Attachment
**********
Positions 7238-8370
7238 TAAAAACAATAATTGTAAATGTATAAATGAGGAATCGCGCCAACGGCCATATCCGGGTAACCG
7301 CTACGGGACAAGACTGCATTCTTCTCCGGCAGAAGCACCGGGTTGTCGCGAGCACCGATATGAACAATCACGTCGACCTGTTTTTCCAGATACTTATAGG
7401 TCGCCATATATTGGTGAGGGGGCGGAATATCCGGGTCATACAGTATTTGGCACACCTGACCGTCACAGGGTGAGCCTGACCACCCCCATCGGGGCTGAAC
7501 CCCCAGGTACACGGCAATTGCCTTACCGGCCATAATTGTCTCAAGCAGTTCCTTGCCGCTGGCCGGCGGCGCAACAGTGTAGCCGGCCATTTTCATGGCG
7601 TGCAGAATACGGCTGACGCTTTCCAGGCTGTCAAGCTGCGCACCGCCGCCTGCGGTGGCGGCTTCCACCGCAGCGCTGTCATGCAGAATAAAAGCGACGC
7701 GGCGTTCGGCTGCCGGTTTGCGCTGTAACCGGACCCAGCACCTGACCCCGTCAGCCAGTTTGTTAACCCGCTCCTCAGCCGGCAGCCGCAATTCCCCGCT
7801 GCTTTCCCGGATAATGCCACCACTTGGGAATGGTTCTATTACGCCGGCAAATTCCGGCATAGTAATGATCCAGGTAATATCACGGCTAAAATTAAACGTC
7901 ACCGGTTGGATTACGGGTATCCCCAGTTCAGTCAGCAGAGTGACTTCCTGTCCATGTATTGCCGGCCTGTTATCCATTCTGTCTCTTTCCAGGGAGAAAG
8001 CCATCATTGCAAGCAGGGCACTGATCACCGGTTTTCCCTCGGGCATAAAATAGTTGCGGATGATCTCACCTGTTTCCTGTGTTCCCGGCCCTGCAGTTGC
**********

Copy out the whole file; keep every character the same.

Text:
Positions 7238-8370
7238 TAAAAACAATAATTGTAAATGTATAAATGAGGAATCGCGCCAACGGCCATATCCGGGTAACCG
7301 CTACGGGACAAGACTGCATTCTTCTCCGGCAGAAGCACCGGGTTGTCGCGAGCACCGATATGAACAATCACGTCGACCTGTTTTTCCAGATACTTATAGG
7401 TCGCCATATATTGGTGAGGGGGCGGAATATCCGGGTCATACAGTATTTGGCACACCTGACCGTCACAGGGTGAGCCTGACCACCCCCATCGGGGCTGAAC
7501 CCCCAGGTACACGGCAATTGCCTTACCGGCCATAATTGTCTCAAGCAGTTCCTTGCCGCTGGCCGGCGGCGCAACAGTGTAGCCGGCCATTTTCATGGCG
7601 TGCAGAATACGGCTGACGCTTTCCAGGCTGTCAAGCTGCGCACCGCCGCCTGCGGTGGCGGCTTCCACCGCAGCGCTGTCATGCAGAATAAAAGCGACGC
7701 GGCGTTCGGCTGCCGGTTTGCGCTGTAACCGGACCCAGCACCTGACCCCGTCAGCCAGTTTGTTAACCCGCTCCTCAGCCGGCAGCCGCAATTCCCCGCT
7801 GCTTTCCCGGATAATGCCACCACTTGGGAATGGTTCTATTACGCCGGCAAATTCCGGCATAGTAATGATCCAGGTAATATCACGGCTAAAATTAAACGTC
7901 ACCGGTTGGATTACGGGTATCCCCAGTTCAGTCAGCAGAGTGACTTCCTGTCCATGTATTGCCGGCCTGTTATCCATTCTGTCTCTTTCCAGGGAGAAAG
8001 CCATCATTGCAAGCAGGGCACTGATCACCGGTTTTCCCTCGGGCATAAAATAGTTGCGGATGATCTCACCTGTTTCCTGTGTTCCCGGCCCTGCAGTTGC